Israel 100 New Sheqalim banknote 1999 Yitzhak Ben-Zvi

Israel 100 New Sheqalim Ben-ZviIsraeli currency 100 New Sheqalim banknote 1999 Bank of Israel

Israeli currency 100 New Sheqalim banknote 1999 Bank of Israel

Obverse: Portrait of Yitzhak Ben-Zvi, second President of Israel; picture of the interior of the wooden structure which served as the President's residence; text from the speech given by Ben-Zvi at the first assembly of the Yemenite community held at his residence in 1953. (Yitzhak Ben-Zvi (24 November 1884 – 23 April 1963) was a historian, Labor Zionist leader, the second and longest-serving President of Israel from 16 December 1952 to 23 April 1963)  ​
Latent image:​ A triangle in the right-hand corner. ​
Sign for the blind:​ One horizontal line in intaglio ink at the top left of the note.​
Denomination: ​In the top right-hand corner in numbers, in Hebrew and with the words "Bank of Israel"; and in the bottom left-hand corner in metallic gold.​
Watermark:​ Portrait of Itzhak Ben-Zvi, second President of Israel and a small circle beneath it enclosing the initial of his surname (in Hebrew).
Security thread:​ Threaded through the paper below the middle of the note.  ​
Reverse: Picture of the Ancient Synagogue in the Galilee village of Peki'in, and a view of Peki'in; text from Ben-Zvi's speech at the inauguration for his second term.​
Microtext:​ To the right of the main text with titles of nine books written by Ben-Zvi.​
Denomination:​ In numbers with the words "New Sheqalim" and "Bank of Israel"; in iridescent ink and in Arabic characters. ​
Optical Variable Ink:​ A triangle composed of small squares, with the apex pointing to the right.​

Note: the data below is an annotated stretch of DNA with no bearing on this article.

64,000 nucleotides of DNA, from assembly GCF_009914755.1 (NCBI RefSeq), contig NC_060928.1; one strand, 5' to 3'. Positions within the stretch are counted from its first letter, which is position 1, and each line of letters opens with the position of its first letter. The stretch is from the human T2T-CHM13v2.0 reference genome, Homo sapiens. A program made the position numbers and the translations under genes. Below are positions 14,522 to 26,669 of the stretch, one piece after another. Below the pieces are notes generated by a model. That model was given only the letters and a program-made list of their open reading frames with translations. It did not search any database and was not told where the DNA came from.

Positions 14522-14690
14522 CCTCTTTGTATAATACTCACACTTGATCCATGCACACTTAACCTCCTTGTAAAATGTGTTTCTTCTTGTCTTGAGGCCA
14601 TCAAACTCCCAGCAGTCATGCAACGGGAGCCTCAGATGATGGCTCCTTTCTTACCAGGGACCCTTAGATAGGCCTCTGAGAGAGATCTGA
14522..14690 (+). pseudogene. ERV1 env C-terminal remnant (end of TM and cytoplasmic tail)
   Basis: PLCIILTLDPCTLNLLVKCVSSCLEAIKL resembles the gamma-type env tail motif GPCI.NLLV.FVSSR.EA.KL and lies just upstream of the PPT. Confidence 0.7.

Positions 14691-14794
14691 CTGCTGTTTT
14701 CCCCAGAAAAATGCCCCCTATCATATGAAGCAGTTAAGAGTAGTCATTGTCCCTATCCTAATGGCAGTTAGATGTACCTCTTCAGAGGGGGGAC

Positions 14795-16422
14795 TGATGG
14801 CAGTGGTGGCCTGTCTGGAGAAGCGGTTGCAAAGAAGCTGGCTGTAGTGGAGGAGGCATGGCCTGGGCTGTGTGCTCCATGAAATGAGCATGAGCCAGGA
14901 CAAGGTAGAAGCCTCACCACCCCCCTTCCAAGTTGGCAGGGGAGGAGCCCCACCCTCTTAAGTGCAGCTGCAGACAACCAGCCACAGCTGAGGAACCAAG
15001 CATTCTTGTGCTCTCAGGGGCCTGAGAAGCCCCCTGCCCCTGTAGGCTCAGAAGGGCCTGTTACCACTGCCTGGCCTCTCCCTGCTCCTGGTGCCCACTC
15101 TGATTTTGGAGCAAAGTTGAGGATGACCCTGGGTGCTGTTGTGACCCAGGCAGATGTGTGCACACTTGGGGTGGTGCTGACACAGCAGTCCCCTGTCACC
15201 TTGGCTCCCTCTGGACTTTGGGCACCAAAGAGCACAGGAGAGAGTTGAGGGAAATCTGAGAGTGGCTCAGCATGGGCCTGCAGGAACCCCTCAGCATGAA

See-through:​ A small triangle printed on either side of the note; the two triangles form a precise Star of David.​
Serial numbers:​ Once in orange and once in black which reflects UV light.​
Designers:​ Naomi Rosner and Meir Eshel. ​
Date of Issue:​ January 3, 1999.​
Size: 138 X 71 mm.​
Dominant colour:​ Brown.​

Israel Banknotes - Israel Paper Money
Second Series of the New Sheqel
The second series includes improved security features against forgery. The new banknotes share similar design elements and all have uniform security features. The personages on the second series of NIS notes are those who featured on the same denominations of the first NIS series. The notes are designed vertically, and all denominations are uniform in size: 138 mm x 71 mm. The second series was designed by Naomi Rosner and Meir Eshel.​

20 New Sheqalim   50 New Sheqalim   100 New Sheqalim   200 New Sheqalim

Yitzhak Ben-Zvi, second President of Israel
Yitzhak Ben-Zvi (Hebrew: יצחק בן־צבי‎‎ Yitshak Ben-Tsvi; 24 November 1884 – 23 April 1963) was a historian, Labor Zionist leader and the second and longest-serving President of Israel.

  Born in Poltava in the Russian Empire (today in Ukraine), Ben-Zvi was the eldest son of Zvi Shimshelevich, who later took the name Shimshi. Shimshi was a leading Zionist activist and one of the organizers of the first Zionist Congress in 1897, who, in 1952, was honored by the first Israeli Knesset with the title "Father of the State of Israel".